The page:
Smart is an easy to implement agile process, that is essentially smart use cases driven. Although Smart mixes very well with other agile processes and techniques, such as Scrum, XP and FDD, the process that takes a project through a little more ceremony than you might expect from a number of other agile processes. For instance, Smart suggests a number of products to add to the backlog, that deal with managing the project environment, such as project plans, estimates, or even setting up the development environment. Moreover, Smart is based on the use of smart use cases, where Scrum and XP on less standardized and less structured (user) stories.
The Smart iteration cycle
Each type of iteration in a Smart project is concerned with delivering a (number of) product(s), not necessarily all code. During early iterations, suggested products could for instance deal with setting up the project, determining the scope, creating a project estimate, or something trivial such as creating a straightforward project plan.
Further down the road, most of the products delivered in iterations will be (designed, built, and tested) accepted use cases. Depending on the type of products to be delivered, the iterations are branded as Propose, Scope, Realize, Finalize, and when the software is put into application maintenance iterations are usually typed as Manage.
There is one thing all these types of iteration have in common. All iterations in a Smart project follow the same procedure. This procedure is called the smart iteration cycle. The smart iteration cycle is split up into three different parts. These three parts in an iteration are known as Plan, Build and Evaluate.
Planning your iterations is essential. During the iteration kick-off the customer and the project team decide on which products will be delivered during the upcoming iteration. How many products can actually be delivered depend on the team velocity and the estimated effort that is required to realize the individual products.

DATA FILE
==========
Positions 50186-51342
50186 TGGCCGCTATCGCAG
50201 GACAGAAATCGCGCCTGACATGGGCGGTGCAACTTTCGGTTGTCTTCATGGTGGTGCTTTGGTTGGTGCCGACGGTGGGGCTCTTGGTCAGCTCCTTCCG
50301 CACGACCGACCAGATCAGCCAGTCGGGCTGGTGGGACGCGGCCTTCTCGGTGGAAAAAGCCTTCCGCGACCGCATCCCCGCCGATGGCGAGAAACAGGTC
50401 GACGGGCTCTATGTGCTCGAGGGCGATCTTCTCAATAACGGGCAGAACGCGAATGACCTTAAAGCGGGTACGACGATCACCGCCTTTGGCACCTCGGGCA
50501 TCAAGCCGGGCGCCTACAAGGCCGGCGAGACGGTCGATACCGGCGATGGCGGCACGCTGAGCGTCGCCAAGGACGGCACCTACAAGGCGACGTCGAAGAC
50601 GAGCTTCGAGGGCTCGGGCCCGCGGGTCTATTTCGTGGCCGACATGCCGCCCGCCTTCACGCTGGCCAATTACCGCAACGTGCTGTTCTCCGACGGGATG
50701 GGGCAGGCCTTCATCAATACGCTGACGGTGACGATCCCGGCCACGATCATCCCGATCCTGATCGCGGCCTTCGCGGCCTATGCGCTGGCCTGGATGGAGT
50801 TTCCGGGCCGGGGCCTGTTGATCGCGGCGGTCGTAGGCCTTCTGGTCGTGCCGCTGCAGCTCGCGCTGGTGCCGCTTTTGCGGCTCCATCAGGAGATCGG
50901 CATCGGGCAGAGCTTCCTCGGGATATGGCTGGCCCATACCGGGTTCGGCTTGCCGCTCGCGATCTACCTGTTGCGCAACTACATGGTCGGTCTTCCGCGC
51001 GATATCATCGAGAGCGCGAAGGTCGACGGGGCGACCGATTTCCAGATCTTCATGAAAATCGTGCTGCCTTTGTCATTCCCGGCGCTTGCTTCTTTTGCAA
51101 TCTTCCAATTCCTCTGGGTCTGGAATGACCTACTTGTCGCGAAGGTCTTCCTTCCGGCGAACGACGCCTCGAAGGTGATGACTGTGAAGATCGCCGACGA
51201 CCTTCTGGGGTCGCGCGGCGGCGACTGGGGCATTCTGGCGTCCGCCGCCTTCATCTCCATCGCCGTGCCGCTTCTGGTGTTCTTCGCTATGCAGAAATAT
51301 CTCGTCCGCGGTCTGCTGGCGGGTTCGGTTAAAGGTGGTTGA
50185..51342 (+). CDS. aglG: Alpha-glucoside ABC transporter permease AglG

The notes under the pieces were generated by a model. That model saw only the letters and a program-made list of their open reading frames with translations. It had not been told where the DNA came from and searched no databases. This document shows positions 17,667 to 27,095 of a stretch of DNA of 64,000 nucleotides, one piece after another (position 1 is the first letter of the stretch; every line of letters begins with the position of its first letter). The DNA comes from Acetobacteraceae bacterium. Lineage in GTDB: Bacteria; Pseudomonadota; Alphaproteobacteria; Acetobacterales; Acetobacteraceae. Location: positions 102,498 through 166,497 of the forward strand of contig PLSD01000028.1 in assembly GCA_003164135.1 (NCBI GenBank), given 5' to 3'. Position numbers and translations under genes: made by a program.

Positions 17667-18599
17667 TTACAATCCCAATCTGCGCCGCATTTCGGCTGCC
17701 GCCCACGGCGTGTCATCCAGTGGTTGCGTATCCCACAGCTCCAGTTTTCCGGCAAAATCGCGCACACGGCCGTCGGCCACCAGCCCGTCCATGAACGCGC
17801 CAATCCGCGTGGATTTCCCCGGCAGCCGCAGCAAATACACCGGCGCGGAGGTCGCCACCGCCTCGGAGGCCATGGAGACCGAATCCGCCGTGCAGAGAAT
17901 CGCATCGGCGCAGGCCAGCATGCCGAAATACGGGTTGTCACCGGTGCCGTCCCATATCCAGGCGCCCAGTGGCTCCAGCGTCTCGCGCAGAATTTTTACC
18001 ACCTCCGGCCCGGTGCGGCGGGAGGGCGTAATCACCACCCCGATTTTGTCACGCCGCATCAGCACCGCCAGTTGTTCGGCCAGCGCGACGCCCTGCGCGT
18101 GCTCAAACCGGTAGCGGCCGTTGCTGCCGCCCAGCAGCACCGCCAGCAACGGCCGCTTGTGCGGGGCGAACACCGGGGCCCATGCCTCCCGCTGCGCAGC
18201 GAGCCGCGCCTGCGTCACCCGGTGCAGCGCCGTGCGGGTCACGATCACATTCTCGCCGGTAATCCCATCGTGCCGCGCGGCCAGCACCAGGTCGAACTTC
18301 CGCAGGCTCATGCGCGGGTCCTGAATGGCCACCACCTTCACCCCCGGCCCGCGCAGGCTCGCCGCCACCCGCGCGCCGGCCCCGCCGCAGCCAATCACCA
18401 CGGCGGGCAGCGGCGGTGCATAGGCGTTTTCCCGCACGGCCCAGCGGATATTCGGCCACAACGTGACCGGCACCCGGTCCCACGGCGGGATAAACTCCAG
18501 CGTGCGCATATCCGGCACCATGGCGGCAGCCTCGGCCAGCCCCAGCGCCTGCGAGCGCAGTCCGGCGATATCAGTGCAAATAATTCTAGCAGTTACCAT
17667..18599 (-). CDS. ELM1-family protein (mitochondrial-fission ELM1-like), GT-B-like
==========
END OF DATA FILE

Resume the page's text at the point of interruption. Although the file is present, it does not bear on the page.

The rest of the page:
A small but pragmatic iteration plan is usually set up, which also defines the acceptance criteria for each of the products to deliver – in other word defining done for each of the products.
Smart projects focus on implementing smart use cases ,delivering working software. One of the main reasons for applying these is that the approach to modeling smart use cases is standardized an thus it is easier to define done. Furthermore, it is also easier to estimate the effort required to realize these (quite often stereotyped) smart use cases.
During the Build part of any iteration, the products will be realized to meet with the done criteria. To be able to monitor a project’s progress we realize products following a simple product life cycle, which is easy to visualize in a project dashboard. Although there are several possible variations of this product life cycle, it is always executed on a daily basis, starting with define what still needs to be done to finalize the product during the daily stand-up meeting.
When it comes to implementing smart use cases, the product life cycle defines brief analysis, design, coding, test and accepting the planned smart use cases. This is in high accordance with YAGNI principles, as elaboration of the individual smart use cases takes as little time as possible before a particular use case is actually built and tested.
Each iteration is rounded up and evaluated. This is quite an important moment in the iteration. Basically we evaluate the speed at which the project is travelling, the products that are delivered and how well the process that is applied suits the project.
Measuring in abstract points, it is quite easy to evaluate the current speed of a project, given the number of iteration spent and the number of points realized. This results in the iteration velocity, the average number of points realized during one iteration. Projecting the iteration velocity on the number of points still left in the project, will present you with an estimated end date. This data is used the steer the project.
Each of the products delivered is briefly considered during evaluation. The project’s progress can often easily be demonstrated with a short demo.
Although Smart projects are highly standardized, we see that it must fit in with the customer organization, or can be optimized to deliver a more precise to what is actually needed, or work even more efficiently. During evaluation adjustment to the process are discussed, and will be implemented during the upcoming iteration.
Sander Hoogendoorn
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